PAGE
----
Author(s): Ponomarev ED, Veremeyko T, Barteneva N, Krichevsky AM, Weiner HL
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Abstract MicroRNAs are a family of regulatory molecules involved in many physiological processes, including differentiation and activation of cells of the immune system. We found that brain-specific miR-124 is expressed in microglia but not in peripheral monocytes or macrophages. When overexpressed in macrophages, miR-124 directly inhibited the transcription factor CCAAT/enhancer-binding protein-α (C/EBP-α) and its downstream target PU.1, resulting in transformation of these cells from an activated phenotype into a quiescent CD45(low), major histocompatibility complex (MHC) class II(low) phenotype resembling resting microglia. During experimental autoimmune encephalomyelitis (EAE), miR-124 was downregulated in activated microglia. Peripheral administration of miR-124 in EAE caused systemic deactivation of macrophages, reduced activation of myelin-specific T cells and marked suppression of disease. Conversely, knockdown of miR-124 in microglia and macrophages resulted in activation of these cells in vitro and in vivo. These findings identify miR-124 both as a key regulator of microglia quiescence in the central nervous system and as a previously unknown modulator of monocyte and macrophage activation.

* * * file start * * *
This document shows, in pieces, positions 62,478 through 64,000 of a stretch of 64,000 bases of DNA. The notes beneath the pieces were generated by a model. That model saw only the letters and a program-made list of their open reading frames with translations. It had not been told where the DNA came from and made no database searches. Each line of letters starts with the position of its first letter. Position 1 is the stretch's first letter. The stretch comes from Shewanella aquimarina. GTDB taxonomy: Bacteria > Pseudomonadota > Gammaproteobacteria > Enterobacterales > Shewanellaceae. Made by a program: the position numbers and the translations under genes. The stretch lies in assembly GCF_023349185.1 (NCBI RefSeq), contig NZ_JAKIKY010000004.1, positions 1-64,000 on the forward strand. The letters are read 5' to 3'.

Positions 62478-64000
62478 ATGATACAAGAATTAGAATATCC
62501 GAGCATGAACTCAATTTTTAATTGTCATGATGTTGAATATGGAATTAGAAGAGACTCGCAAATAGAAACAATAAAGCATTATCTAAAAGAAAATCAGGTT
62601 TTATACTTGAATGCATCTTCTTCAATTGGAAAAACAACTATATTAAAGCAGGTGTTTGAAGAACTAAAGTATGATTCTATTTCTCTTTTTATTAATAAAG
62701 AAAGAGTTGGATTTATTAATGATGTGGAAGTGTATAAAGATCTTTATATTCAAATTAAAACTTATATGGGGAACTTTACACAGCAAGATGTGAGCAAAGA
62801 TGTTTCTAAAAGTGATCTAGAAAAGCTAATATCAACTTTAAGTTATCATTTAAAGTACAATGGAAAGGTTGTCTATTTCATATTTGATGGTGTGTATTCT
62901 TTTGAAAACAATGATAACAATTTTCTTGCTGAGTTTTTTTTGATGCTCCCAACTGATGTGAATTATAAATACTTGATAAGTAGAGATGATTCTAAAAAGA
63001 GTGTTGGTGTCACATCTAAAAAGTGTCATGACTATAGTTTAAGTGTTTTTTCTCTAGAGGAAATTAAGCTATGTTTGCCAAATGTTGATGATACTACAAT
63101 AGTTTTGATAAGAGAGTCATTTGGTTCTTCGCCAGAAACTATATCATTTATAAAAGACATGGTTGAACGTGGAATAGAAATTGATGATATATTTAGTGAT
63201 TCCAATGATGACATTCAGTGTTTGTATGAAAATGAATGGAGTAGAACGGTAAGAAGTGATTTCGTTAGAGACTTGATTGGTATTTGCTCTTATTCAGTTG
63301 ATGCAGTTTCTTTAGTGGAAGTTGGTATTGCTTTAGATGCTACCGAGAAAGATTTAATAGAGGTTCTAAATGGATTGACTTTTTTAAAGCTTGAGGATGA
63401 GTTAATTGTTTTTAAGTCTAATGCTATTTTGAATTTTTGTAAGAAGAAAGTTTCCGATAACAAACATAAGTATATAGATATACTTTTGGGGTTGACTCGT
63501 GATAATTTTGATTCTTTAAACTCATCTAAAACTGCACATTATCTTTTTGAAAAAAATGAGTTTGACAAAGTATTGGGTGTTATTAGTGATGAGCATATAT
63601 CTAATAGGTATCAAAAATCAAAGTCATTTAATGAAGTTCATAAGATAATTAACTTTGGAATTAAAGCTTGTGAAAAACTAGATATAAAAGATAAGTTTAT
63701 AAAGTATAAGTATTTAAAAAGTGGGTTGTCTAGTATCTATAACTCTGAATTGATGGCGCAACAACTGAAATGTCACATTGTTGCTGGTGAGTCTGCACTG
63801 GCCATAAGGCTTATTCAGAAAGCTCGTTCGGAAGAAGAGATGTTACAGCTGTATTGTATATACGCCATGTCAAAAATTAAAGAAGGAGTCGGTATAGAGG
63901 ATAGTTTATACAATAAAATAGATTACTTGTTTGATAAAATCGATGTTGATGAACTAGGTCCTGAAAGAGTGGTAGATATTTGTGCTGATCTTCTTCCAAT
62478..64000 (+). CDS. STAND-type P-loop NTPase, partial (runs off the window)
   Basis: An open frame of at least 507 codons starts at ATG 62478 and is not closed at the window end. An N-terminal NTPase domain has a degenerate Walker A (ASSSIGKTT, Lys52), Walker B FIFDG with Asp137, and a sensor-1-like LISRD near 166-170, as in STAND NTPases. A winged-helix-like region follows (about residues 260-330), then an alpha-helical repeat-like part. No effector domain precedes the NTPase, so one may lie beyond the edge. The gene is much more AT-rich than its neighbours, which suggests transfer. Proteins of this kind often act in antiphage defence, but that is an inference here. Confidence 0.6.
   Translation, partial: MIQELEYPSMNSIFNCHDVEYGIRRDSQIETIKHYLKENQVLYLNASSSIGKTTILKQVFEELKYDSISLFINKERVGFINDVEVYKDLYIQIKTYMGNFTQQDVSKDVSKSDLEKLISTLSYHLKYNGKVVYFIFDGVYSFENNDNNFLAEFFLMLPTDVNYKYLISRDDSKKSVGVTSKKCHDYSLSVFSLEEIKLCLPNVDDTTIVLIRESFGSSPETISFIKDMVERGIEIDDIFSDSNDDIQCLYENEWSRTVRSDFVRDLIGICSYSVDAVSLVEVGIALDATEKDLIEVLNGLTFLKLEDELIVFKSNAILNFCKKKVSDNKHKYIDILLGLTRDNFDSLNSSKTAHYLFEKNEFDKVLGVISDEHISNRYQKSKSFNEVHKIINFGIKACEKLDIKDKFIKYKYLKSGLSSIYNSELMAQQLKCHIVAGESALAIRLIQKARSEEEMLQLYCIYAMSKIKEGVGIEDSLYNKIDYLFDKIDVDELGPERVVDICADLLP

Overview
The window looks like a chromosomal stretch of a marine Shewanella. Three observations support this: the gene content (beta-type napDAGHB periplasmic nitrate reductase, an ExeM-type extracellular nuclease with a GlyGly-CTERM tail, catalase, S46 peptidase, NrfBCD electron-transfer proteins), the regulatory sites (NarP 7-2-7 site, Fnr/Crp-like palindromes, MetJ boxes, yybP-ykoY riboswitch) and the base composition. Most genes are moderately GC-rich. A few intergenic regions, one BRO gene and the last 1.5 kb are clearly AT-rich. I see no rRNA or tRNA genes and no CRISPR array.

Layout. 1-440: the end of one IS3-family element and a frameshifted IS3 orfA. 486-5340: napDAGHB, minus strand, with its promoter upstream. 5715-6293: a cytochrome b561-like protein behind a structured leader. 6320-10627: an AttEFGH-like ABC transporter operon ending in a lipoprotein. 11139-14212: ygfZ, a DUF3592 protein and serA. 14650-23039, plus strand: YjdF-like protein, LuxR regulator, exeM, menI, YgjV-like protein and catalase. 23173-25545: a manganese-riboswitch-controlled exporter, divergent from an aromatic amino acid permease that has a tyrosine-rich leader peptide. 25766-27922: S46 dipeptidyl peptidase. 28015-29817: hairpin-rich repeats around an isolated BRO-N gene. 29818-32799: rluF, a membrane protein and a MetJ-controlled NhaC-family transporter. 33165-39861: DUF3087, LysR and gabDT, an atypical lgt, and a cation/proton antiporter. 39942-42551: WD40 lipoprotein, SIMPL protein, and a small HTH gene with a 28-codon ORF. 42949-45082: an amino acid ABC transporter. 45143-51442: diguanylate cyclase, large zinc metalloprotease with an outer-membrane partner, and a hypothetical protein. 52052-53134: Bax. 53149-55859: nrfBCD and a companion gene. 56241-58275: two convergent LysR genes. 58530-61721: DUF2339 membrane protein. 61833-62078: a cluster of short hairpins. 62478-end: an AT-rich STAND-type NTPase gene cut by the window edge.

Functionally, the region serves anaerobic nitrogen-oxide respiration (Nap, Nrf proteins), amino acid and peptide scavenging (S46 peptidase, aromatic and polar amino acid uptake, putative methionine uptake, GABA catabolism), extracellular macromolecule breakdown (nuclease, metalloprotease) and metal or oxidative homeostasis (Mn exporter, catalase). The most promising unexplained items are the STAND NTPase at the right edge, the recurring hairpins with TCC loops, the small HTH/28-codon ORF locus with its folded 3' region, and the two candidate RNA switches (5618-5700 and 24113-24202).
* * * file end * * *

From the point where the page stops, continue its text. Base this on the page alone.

This article was published in Nat Med
and referenced in Journal of Inflammatory Bowel Diseases & Disorders